Page:Historical account of Lisbon college.djvu/91

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HISTORICAL ACCOUNT OF LISBON COLLEGE.

the circles of the nobility. This intimacy, however, never caused him to forget the dignity becoming his character, nor to deviate in his conduct from what was strictly ecclesiastical. By persistently pursuing this line of conduct, he continued to the end to enjoy equally their respect and cordial good will.

During the administration of the notorious Marquis of Pombal, this intimacy with the nobility exposed him to considerable danger, as some of the families with whom he was on the closest terms of friendship, were singled out by the Minister as special objects of persecution. To avoid risk the Superiors thought it advisable that he should leave the country for a time, and he accordingly started for the English Mission, and arrived in London about the middle of the year 1774.

For some time previous to this, Allen had begun to be affected with religious scrupulosity, which at one period seemed to threaten his reason, so much so that it was found necessary to oblige him to lay aside all serious occupation and to spend a considerable time in the country. He retired to Serpa in Alentejo, with the family of Mello Breyners, who possessed considerable property in that locality, and remained there nearly a year, deriving a decided improvement to his health. Whilst on the Mission in London, he distinguished himself so much by his preaching, that he was strongly urged to publish his sermons. He was also greatly admired as a Reader, and he used to relate to his scholars an incident illustrative of the great importance of a good education. One Sunday, after Vespers, a servant maid requested to see him, and on being introduced made him a low courtesy and then presented him with a shilling, saying "that she could not refrain from offering him that trifle, as a token of the extreme delight she had often received from his reading."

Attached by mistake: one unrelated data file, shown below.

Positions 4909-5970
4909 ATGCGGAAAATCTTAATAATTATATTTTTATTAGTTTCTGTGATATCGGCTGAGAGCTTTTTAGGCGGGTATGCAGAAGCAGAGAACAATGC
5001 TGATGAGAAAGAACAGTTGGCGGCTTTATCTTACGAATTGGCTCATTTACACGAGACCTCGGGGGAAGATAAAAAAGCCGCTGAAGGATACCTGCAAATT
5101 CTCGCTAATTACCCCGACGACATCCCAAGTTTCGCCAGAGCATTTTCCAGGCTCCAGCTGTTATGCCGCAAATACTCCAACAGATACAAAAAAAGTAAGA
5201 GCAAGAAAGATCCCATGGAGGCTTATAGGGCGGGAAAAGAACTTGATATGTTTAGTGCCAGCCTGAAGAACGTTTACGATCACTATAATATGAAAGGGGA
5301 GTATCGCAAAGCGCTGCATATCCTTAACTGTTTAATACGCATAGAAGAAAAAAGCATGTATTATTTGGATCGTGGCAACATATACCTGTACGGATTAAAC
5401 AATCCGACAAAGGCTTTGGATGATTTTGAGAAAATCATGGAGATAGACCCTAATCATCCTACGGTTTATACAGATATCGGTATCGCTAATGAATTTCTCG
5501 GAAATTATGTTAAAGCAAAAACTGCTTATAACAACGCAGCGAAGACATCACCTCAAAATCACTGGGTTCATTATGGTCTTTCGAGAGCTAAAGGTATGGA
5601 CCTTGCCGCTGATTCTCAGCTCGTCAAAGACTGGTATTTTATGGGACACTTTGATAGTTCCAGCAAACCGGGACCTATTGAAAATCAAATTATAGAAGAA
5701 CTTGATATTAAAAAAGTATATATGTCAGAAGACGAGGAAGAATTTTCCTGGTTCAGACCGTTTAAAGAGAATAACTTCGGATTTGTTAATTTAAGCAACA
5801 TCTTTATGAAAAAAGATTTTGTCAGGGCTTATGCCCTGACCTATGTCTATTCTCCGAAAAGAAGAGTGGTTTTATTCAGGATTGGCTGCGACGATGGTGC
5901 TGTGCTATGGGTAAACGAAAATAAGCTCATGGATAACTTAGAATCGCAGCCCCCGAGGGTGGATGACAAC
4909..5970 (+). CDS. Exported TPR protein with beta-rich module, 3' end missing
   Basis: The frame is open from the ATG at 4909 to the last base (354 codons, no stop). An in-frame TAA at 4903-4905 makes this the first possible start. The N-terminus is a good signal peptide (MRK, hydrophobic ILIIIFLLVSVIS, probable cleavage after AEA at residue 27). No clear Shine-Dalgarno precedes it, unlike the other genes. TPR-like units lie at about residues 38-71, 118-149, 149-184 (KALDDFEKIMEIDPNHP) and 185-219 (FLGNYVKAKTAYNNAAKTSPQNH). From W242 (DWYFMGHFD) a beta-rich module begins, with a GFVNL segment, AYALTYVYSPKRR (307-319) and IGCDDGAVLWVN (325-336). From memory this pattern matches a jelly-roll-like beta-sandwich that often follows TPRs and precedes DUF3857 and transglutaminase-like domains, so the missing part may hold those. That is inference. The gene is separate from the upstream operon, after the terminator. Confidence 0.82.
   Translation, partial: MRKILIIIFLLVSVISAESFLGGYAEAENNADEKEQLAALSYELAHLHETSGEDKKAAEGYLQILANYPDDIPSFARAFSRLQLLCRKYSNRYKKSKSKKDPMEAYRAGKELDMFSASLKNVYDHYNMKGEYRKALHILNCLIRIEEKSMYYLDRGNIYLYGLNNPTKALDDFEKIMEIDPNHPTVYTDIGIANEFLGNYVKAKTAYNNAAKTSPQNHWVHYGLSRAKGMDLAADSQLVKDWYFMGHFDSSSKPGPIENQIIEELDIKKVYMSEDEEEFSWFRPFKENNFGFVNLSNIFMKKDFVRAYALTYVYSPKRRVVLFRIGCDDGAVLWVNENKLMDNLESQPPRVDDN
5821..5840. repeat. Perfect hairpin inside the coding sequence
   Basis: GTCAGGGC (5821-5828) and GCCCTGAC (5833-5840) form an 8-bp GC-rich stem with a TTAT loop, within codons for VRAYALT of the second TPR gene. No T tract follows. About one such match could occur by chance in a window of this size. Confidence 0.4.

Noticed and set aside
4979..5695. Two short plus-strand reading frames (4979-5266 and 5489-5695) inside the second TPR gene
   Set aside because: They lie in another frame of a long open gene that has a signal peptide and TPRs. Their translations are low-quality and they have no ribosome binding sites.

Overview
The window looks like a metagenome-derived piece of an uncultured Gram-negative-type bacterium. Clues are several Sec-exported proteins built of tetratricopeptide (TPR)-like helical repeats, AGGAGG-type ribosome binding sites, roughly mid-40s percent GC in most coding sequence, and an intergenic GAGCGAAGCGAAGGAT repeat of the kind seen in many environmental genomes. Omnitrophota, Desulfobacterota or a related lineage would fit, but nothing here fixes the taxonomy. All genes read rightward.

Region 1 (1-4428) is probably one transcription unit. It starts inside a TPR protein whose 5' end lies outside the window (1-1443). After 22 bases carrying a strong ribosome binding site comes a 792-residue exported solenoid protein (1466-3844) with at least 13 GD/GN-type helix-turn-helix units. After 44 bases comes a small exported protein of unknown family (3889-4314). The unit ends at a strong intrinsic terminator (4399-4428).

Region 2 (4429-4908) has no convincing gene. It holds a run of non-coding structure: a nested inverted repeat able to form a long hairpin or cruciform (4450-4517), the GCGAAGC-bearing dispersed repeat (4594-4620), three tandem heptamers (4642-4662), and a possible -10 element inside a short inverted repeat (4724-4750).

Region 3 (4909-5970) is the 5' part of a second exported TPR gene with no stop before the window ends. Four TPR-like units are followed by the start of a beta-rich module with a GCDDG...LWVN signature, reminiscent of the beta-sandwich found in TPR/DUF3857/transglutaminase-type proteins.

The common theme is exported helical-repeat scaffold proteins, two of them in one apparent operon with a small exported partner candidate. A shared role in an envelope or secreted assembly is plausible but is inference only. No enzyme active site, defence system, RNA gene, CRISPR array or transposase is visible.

On the Mission he greatly endeared himself to Bishop Challoner, who in intimate conversation usually gave him the familiar appellation of "Friend Allen," though the venerable prelate did not fail on occasions to remind him